VA violated disabled vets law, deprived contract to vet-owned business – Supreme Court

© Larry Downing
The Veterans Affairs Department lost a Supreme Court battle in a controversial lawsuit that accused it of denying federal contracts to veteran-owned businesses. The high court ruled that the VA failed to comply with the law.

On Thursday, the Supreme Court unanimously agreed that the federal government had violated the so-called “Rule of Two” when the VA awarded a contract for an emergency notification system to a company not owned by a veteran.

The provision is part of the Veterans Benefits, Health Care, and Information Technology Act of 2006, which stipulates that only small veteran-owned businesses “shall be” considered when two or more are likely to submit reasonable bids for a major contract.

“The surrounding subsections of §8127 [section of the law] confirm that Congress used the word ‘shall’ in §8127(d) as a command,” the Supreme Court ruled“The word ‘shall’ usually connotes a requirement, unlike the word ‘may,’ which implies discretion,” Justice Clarence Thomas wrote.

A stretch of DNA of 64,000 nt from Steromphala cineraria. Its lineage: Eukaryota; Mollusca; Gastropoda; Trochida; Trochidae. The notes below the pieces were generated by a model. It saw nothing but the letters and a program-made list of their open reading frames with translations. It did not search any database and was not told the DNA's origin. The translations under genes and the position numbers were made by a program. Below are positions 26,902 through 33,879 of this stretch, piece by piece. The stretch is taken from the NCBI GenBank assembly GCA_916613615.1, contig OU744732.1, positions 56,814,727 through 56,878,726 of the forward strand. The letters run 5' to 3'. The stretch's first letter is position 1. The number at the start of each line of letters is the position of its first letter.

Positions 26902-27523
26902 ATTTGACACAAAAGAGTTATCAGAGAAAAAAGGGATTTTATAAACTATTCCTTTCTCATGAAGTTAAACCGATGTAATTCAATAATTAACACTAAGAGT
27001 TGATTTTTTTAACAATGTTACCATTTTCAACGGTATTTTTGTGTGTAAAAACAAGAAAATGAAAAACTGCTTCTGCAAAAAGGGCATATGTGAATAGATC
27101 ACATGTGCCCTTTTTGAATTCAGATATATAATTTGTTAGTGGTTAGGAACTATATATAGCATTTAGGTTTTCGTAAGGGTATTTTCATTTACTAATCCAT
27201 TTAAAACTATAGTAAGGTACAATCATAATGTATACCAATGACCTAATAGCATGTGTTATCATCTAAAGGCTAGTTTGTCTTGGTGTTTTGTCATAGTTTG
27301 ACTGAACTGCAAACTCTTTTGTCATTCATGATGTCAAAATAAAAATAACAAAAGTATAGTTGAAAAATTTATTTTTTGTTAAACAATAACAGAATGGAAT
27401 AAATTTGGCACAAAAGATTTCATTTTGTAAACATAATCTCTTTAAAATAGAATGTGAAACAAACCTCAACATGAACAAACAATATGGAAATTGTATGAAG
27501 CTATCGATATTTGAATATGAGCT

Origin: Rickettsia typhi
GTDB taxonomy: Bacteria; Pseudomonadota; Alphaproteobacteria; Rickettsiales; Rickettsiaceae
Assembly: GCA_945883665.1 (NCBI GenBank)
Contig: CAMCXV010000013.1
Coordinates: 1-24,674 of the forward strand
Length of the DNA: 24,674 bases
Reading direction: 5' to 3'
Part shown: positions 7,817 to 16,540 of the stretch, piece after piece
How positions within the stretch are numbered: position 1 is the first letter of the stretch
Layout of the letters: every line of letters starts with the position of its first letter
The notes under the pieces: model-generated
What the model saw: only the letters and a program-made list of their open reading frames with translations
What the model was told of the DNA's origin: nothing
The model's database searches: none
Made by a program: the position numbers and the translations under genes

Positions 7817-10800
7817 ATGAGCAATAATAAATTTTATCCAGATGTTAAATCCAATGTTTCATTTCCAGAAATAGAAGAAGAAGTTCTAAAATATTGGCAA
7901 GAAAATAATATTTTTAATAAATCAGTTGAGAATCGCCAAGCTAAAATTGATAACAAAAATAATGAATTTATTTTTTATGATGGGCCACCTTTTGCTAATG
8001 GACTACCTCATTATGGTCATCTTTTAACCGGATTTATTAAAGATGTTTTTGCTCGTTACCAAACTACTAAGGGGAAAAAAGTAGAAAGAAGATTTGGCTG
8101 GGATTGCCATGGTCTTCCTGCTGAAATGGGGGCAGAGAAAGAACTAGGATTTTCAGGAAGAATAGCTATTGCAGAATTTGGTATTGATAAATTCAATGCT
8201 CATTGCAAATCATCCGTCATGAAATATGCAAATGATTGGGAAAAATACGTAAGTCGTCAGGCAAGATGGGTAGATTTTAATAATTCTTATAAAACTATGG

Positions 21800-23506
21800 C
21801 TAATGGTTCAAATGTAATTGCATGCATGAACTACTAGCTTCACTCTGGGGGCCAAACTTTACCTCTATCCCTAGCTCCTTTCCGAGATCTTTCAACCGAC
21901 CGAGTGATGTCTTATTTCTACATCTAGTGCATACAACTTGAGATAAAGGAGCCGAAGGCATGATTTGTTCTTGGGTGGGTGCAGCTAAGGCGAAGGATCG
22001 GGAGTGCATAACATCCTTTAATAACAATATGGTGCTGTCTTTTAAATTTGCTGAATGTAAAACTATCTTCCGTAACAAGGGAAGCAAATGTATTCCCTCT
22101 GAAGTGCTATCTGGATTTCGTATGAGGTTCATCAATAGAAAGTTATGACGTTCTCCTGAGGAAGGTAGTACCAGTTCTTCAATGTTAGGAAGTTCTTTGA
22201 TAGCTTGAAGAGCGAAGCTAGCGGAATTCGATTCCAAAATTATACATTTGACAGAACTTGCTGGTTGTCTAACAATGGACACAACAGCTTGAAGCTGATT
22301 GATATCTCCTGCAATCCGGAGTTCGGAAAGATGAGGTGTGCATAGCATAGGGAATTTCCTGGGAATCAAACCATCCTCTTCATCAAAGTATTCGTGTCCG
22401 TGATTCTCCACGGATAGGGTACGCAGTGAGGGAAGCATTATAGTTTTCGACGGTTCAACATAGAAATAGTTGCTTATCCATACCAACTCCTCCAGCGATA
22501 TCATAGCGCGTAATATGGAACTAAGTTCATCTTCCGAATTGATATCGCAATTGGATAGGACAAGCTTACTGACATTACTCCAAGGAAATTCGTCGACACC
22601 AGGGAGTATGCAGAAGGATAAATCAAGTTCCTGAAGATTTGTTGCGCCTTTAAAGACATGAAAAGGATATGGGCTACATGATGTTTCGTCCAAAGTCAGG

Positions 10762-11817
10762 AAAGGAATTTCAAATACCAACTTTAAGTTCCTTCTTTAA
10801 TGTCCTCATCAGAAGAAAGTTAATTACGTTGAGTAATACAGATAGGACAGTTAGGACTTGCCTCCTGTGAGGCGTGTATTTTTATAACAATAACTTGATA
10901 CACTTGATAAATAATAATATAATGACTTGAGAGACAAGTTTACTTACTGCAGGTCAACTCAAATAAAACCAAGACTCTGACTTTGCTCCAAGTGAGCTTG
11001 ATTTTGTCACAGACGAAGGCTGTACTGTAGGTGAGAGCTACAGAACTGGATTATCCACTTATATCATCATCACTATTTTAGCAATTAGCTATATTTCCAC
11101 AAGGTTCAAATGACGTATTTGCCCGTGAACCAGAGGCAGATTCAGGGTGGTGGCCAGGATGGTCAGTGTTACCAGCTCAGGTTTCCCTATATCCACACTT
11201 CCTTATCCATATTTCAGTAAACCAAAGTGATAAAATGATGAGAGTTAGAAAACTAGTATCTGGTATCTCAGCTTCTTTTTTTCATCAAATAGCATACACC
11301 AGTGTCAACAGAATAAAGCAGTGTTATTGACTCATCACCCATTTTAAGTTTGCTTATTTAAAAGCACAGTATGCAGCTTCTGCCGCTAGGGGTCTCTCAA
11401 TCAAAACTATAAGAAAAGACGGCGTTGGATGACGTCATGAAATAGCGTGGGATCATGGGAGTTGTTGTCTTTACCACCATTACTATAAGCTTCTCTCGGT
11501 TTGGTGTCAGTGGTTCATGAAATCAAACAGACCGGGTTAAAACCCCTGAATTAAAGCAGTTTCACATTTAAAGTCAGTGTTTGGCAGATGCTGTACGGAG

The VA’s decision to award the contract to an outsider was challenged in a 2012 lawsuit, Kingdomware Technologies v. US, which was filed by a permanently disabled US Army veteran. The complaint accused the government of thwarting the law, as the VA did not restrict competition using the “Rule of Two.”

The veteran petitioner had lost twice before, when two lower courts, the Court of Federal Claims and the US Court of Appeals for the Federal Circuit, ruled in favor of the VA.

In both cases, the judges ruled that the department was not required to use the “Rule of Two” in all contracting. The federal appeals court said that the VA did not have to comply with the rule if it awarded between 7 and 12 percent of all contracts to companies owned by disabled veterans.

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The Supreme Court weighed in and reversed the decision.

“The Act does not allow the Department to evade the Rule of Two on the ground that it has already met its contracting goals or on the ground that the Department has placed an order through the FSS [federal supply schedule],” Justice Thomas wrote.

The Supreme Court noted that Congress provided two exceptions to the “Rule of Two,” both of which allow the department to use non-competitive and sole-source contracts for contracts below specific dollar thresholds, but ruled that neither of them applied in this case.

It has also rejected the department’s argument that requiring it to apply the “Rule of Two” whenever it buys anything would “hamper mundane purchases like ‘griddles or food slicers.’”